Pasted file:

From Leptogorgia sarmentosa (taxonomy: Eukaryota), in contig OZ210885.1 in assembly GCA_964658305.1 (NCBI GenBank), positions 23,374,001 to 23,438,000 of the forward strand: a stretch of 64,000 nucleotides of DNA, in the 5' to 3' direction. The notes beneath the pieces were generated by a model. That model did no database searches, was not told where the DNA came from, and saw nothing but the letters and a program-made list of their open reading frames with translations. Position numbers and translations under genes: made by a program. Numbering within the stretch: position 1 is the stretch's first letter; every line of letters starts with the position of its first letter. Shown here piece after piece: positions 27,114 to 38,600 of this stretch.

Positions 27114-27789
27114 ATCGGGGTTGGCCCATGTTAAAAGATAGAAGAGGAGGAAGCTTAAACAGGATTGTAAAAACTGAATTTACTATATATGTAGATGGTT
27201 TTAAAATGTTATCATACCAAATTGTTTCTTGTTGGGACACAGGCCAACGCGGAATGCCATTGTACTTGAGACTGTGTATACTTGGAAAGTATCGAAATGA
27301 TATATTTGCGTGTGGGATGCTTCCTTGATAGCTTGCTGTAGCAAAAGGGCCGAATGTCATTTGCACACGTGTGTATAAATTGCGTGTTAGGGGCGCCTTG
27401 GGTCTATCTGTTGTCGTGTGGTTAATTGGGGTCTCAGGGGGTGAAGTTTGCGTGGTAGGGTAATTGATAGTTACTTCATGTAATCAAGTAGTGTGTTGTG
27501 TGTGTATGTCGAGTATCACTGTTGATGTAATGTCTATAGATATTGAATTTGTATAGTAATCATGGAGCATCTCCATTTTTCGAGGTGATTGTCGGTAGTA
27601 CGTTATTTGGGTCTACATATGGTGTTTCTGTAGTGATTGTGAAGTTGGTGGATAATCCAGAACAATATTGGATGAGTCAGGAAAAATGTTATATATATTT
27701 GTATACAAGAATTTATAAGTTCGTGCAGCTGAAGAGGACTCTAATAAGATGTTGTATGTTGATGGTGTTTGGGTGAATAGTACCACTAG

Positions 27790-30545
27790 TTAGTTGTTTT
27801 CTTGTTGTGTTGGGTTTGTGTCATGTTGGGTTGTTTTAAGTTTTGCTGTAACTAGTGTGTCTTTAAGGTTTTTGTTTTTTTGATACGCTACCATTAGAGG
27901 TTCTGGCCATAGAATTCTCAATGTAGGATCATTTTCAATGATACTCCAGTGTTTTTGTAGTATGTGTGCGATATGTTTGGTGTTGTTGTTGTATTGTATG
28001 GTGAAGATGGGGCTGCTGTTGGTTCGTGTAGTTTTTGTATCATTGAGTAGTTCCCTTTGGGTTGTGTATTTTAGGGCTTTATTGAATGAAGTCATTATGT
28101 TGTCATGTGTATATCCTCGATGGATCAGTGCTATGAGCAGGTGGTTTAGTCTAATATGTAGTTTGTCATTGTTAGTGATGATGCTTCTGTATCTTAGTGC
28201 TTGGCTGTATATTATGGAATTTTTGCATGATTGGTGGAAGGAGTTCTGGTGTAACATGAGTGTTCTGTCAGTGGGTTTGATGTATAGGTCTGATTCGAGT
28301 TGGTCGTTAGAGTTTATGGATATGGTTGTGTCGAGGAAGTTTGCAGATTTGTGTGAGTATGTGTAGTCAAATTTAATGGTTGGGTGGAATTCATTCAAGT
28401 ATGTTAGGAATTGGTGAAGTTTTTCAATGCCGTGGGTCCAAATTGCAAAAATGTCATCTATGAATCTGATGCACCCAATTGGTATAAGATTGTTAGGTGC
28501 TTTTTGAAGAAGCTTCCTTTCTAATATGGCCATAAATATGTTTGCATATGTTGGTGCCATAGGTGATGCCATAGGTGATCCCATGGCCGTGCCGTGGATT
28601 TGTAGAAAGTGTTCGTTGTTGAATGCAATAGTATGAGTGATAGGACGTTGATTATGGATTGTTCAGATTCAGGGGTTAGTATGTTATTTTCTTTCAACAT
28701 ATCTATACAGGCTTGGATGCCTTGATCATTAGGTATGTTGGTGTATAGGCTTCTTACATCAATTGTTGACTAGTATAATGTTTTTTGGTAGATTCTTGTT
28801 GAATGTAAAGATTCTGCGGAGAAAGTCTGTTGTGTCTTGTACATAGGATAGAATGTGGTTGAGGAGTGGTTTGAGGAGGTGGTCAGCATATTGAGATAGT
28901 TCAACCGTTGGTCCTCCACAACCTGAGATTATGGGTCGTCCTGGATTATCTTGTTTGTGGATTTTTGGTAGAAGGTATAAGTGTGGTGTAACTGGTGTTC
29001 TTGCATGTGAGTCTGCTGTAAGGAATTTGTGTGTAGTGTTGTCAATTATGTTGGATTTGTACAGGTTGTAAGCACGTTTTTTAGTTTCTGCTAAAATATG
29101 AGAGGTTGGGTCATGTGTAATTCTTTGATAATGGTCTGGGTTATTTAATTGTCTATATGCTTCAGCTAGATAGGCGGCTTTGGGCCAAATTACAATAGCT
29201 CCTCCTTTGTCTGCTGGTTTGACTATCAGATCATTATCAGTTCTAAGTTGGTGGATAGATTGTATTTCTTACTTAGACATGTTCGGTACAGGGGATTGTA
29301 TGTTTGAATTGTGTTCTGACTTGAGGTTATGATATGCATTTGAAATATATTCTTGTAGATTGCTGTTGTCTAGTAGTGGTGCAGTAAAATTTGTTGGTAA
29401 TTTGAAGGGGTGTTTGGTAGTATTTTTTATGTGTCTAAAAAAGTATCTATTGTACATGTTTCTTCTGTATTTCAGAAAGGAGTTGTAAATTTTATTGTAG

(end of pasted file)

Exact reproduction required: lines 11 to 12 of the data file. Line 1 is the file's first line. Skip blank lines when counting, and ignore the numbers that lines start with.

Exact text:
27790 TTAGTTGTTTT
27801 CTTGTTGTGTTGGGTTTGTGTCATGTTGGGTTGTTTTAAGTTTTGCTGTAACTAGTGTGTCTTTAAGGTTTTTGTTTTTTTGATACGCTACCATTAGAGG